Project budgeting tools and techniques include revenue projection model, forecasting, expense budgeting, cash flow for a given period, depreciation calculation, and profit and loss maintenance. Organizational tools or Excel sheets are used for the purposes of budgeting, accounting, and controlling. Quality standard tools include fishbone diagram, control charts, flow charts, scatter diagram, run charts, Pareto charts, and check sheets. These help in measuring quality and matching it with the standard. Deviations from the standard require corrective and preventive action to be taken. Performance measurement and tracking techniques such as earned value management provide a comparison between planned and actual values. Based on this, we can predict the future of the project from time and cost perspective. Project control limits like tolerance and threshold are to be set for every parameter. Tolerance is the limit to which deviation can be withstood, for example a ±10% for the project timeline. Threshold is the level beyond which corrective action has to be taken, for example, the threshold for the timeline can be set as 15%. Risk identification techniques, including SWOT analysis, assumptions analysis, documentation reviews and analysis, can be both qualitative and quantitative. Qualitative techniques help in prioritization and quantitative techniques provide the numerical value for the project objectives, that is, the contingencies. Risk response techniques differ based on positive and negative risks. Negative risk responses are Avoid, Transfer, Mitigate, and Accept. Positive risk responses are Exploit, Share, Enhance, and Accept. Archiving practices and statutes outline a set of practices based on organizational rules to store documents and materials once the project is closed. Compliance requirements are defined at the country and organizational levels. These include regulations, standards, culture, practices, and law. Contract closure requirements include the mode of payment, deliverables acceptance and sign-off procedures, and Terms and Conditions mentioned in the contract. Close-out procedures are the steps performed either due to the termination or successful completion of a project. Some of the steps are Final Acceptance, Sign-Off, Contract Closure, Lessons Learned Documentation, Archival of Documents, and Customer Satisfaction. Feedback techniques use different formats such as face-to-face, written, or survey types. The frequency of feedback collection and the format have to be agreed on. Project review involve meetings, or using software such as MS project, and EVM techniques. Transition planning and techniques are defined in the project management plan; transition can happen at the end of every deliverable or at the end of the project. The transition plan defines how, when, where, what, and between whom the transition occurs. In the next screen, we will look at the newly added knowledge and skills.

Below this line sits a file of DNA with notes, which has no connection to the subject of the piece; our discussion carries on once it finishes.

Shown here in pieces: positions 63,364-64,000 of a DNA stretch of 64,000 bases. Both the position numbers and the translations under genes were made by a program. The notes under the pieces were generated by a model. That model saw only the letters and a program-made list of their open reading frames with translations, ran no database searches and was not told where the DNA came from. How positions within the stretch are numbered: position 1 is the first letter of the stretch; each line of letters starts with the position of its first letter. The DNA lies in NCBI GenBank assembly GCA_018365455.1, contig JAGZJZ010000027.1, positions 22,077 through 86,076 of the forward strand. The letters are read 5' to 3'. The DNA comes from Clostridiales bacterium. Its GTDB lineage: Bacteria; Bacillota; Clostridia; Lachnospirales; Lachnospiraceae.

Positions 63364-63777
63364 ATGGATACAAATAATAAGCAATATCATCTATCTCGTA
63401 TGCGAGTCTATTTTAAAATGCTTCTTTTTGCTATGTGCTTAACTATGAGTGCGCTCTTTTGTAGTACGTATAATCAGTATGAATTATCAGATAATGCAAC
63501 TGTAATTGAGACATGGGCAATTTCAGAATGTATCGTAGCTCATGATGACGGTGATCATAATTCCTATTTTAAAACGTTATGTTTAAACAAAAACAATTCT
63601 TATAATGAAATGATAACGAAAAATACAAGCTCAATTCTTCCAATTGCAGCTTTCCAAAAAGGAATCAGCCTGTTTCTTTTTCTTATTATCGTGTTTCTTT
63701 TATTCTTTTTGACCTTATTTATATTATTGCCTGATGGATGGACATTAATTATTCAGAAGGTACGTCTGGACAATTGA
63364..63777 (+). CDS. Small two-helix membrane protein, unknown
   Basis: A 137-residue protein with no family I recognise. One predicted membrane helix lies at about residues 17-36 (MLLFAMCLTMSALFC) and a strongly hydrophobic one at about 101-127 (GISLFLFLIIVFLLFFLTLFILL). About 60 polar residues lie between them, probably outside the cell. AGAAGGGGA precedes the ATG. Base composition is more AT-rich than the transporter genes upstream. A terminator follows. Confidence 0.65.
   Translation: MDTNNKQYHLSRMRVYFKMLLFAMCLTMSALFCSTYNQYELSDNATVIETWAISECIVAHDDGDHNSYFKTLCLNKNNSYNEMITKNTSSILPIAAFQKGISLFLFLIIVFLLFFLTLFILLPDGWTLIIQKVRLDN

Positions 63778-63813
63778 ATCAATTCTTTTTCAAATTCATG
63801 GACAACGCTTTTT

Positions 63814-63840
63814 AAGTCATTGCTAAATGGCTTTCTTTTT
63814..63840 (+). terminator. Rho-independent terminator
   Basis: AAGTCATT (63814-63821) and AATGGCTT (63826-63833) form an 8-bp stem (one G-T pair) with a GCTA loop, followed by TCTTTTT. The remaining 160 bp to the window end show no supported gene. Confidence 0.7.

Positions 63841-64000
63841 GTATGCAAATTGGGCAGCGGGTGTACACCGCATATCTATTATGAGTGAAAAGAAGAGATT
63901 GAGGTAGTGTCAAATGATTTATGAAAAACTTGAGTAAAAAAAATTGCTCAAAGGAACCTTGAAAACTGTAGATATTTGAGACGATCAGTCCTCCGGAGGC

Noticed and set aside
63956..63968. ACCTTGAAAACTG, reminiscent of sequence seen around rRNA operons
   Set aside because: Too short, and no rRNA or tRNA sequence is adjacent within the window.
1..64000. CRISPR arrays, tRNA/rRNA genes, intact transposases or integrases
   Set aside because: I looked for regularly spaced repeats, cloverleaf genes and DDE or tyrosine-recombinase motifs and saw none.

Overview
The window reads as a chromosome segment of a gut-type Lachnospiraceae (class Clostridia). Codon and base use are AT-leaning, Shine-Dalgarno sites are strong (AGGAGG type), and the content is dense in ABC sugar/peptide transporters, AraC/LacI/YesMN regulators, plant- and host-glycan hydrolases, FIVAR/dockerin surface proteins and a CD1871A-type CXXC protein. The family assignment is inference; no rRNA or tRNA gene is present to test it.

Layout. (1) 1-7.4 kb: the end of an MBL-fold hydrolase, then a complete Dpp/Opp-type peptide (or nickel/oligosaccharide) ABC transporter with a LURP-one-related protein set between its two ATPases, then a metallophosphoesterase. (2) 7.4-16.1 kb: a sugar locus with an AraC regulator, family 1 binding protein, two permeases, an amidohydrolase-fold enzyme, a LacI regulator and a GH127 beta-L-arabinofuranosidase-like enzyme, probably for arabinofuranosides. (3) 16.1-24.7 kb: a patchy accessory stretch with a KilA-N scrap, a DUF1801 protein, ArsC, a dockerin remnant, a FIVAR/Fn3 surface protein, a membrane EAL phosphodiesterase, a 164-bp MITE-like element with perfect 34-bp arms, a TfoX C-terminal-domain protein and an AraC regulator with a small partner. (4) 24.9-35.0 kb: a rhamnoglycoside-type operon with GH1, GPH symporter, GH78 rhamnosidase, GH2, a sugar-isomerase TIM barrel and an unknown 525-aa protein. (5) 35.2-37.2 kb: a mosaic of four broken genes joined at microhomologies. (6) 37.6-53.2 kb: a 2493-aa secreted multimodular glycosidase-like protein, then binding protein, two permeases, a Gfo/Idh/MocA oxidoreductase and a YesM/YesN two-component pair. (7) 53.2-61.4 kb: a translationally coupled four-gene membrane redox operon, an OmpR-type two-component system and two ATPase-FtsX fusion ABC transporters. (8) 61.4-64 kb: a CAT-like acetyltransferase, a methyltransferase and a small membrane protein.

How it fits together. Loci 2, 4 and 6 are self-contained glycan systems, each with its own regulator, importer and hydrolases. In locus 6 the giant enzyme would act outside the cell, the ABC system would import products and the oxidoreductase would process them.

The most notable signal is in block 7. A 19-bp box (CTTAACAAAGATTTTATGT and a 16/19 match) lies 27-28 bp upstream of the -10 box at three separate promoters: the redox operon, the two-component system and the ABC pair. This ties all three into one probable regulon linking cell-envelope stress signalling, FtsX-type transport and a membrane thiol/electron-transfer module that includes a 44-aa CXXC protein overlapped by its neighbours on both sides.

16.5 Knowledge and Skills—New